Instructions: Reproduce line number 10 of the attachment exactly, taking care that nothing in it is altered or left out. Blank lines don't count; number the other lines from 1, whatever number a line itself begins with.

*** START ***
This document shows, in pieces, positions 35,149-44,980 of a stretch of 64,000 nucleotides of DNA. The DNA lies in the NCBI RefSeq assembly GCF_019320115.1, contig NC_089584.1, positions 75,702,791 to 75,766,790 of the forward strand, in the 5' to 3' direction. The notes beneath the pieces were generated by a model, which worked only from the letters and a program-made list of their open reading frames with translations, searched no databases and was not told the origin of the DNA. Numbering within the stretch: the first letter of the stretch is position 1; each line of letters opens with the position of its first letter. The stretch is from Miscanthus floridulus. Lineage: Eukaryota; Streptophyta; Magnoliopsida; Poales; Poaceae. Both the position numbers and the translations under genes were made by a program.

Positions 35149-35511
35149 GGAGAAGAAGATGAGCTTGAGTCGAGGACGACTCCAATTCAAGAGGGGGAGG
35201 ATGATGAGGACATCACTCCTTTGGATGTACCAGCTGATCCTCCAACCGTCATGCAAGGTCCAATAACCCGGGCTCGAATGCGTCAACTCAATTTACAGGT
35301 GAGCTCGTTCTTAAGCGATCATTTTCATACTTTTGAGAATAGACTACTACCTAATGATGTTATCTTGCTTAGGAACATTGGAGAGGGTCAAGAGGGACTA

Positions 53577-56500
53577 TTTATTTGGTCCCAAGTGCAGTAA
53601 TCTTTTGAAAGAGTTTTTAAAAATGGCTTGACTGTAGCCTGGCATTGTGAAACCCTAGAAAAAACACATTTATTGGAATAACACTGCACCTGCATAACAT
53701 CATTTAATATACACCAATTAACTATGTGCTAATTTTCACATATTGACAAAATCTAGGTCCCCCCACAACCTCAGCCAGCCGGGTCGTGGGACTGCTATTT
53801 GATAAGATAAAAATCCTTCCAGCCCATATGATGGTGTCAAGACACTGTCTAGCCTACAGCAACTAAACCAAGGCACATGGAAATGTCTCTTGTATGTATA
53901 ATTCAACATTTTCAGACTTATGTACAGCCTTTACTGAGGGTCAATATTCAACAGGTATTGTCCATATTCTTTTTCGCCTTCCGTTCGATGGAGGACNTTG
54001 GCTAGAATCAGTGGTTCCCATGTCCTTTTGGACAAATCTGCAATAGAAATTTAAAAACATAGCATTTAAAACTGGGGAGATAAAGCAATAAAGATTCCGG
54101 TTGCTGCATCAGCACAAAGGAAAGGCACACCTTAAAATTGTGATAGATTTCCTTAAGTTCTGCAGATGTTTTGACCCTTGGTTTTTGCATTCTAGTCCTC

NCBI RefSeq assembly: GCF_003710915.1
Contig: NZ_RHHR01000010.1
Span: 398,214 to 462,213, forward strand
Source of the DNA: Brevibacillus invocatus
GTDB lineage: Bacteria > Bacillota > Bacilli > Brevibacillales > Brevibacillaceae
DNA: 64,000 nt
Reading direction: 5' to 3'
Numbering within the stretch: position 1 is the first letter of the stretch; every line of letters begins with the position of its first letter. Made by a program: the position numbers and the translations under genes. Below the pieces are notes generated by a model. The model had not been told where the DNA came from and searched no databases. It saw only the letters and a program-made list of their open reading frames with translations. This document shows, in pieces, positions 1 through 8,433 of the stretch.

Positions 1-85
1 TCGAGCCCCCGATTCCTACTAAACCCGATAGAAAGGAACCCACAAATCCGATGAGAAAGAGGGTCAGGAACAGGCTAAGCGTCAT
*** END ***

53801 GATAAGATAAAAATCCTTCCAGCCCATATGATGGTGTCAAGACACTGTCTAGCCTACAGCAACTAAACCAAGGCACATGGAAATGTCTCTTGTATGTATA